Barrington mumps cases on verge of an outbreak
A cluster of mumps cases in Barrington schools is on the verge of an outbreak as health officials continue to identify more suspected cases of the disease.
Lake County Health Department officials Friday confirmed two cases of mumps at Barrington High School and 18 suspected cases. Meanwhile, Prairie and Station middle schools in Barrington reported nine suspected cases.
The health department considers three confirmed cases of mumps an outbreak. Students and staff members who showed symptoms were undergoing saliva tests to determine whether they have mumps, but results were not available Friday, officials said.
"If it does get to the point of an outbreak, then we will talk with the state health department about determining what the next steps are," Lake County Health Department spokeswoman Leslie Piotrowski said.
School officials sent parents an email alerting them to watch for signs and symptoms of the contagious disease and to contact their child's physician if they notice symptoms, spokeswoman Morgan Delack said. The school district did not report an increase in student absences Friday.
A student and one employee at the high school have mumps, said Viktor Plotkin, supervisor of the health department's communicable disease program. The student received proper vaccinations, while the health department still is searching for vaccination records of the employee.
Immunity from diseases can fade after childhood vaccinations, but it is important from a public health perspective to receive vaccinations to prevent outbreaks, Plotkin said.
The health department is still investigating whether the remaining students were vaccinated. So far, the health department has been unable to locate vaccination records for at least five of the high school students, Plotkin said.
Illinois school-age children are required to receive a measles, mumps and rubella vaccination, or MMR, though they can receive exemptions for medical or religious reasons. The requirement is for a vaccination shot at age 1 and a booster at ages 4, 5 or 6, officials said.
Ten of 252 schools in Lake County have less than 90 percent of students vaccinated, according to the health department. Schools with a lower vaccination rate are primarily private schools, officials said.
Thirty students at Barrington High School were not vaccinated for medical or religious reasons during the 2014-2015 school year, the most recent data available through the Illinois State Board of Education. Station and Prairie middle schools had a combined 35 students who were not vaccinated for the same year. Overall, 98 percent of all Barrington Unit District 220 students were vaccinated.
Mumps cases are rare in the county. The health department on average reports two cases a year, officials said.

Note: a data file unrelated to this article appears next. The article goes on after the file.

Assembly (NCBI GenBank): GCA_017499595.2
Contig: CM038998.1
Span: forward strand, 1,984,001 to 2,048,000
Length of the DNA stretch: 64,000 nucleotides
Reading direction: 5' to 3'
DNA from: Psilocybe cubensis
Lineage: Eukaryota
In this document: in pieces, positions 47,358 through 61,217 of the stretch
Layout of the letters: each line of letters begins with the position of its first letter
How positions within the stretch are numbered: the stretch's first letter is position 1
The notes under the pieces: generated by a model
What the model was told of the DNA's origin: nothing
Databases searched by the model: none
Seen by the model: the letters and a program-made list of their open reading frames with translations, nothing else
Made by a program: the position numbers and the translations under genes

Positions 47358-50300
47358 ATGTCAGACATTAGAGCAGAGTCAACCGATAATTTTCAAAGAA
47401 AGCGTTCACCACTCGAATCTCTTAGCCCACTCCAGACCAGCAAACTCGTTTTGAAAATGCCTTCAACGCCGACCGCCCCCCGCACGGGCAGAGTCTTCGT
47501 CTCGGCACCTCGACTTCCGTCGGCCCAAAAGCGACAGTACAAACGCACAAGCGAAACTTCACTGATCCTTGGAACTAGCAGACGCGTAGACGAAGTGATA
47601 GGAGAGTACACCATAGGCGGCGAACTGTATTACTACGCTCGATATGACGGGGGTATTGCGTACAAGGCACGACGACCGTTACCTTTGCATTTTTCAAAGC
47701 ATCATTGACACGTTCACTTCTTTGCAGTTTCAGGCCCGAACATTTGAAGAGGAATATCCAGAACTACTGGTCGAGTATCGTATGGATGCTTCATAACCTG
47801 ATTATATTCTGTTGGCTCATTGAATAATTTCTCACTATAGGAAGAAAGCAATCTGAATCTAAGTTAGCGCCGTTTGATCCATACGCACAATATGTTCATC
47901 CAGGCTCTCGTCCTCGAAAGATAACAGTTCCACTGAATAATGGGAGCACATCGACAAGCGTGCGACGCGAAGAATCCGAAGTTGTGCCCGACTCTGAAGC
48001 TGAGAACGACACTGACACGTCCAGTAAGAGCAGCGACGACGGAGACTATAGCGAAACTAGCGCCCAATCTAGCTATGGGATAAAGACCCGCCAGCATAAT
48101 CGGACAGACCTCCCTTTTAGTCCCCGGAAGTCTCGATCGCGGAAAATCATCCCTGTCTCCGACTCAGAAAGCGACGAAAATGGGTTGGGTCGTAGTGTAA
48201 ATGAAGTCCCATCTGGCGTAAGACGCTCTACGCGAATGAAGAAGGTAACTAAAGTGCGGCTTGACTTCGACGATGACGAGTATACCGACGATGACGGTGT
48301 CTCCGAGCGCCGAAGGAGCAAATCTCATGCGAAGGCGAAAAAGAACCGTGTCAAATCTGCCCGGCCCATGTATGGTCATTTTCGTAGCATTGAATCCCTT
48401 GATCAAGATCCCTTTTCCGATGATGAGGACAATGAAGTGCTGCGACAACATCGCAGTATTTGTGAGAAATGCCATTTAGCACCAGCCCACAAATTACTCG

In 2015, an outbreak of measles at a Palatine preschool led to a law requiring day care workers be immunized against the disease. The Palatine children who caught the measles were too young to be vaccinated against the disease, but the cases -- more than a dozen in the suburbs -- prompted statewide concern about immunizations and parents who choose not to vaccinate.
The same year, state lawmakers passed legislation requiring parents to get a doctor's note before claiming a religious exemption from getting their kids vaccinated.
If there's a positive to be taken from the mumps cases, Plotkin said, it's the renewed attention on the importance of vaccines. The health department has also been working to eliminate falsehoods about vaccines.
"The news about a relationship between the MMR vaccine and autism has been dispelled so many times," Plotkin said. "We absolutely don't accept this in public health."
Facts about mumpsFacts about mumps
Incubation period: 2-3 weeks.
Contagious period: One or two days before to five days after onset of parotitis (swelling near the jaw and neck).
Symptoms: Swelling or pain close to the jaw on one or both sides of the face is the hallmark symptom. Also headache, low-grade fever, earache, sore throat or cough.
How it's spread: Sneezing, coughing, sharing of cups or other items with contact to saliva.
Treatment: Only general supportive therapy is needed. See your doctor if symptoms last more than two days.
Control of cases: Patients suspected of having mumps should remain home for five days after the onset of swelling.
Control of contacts: Students and staff not appropriately immunized will be excluded from work or classes from days 12 to 25 days after their last exposure.
Prevention measures: Ensure your child is up-to-date with vaccinations. Practice good hygiene throughout the day. Cover your nose and mouth with tissue or the crook of your arm when coughing or sneezing. Don't share items that go in the mouth.
Source: Lake County Health Department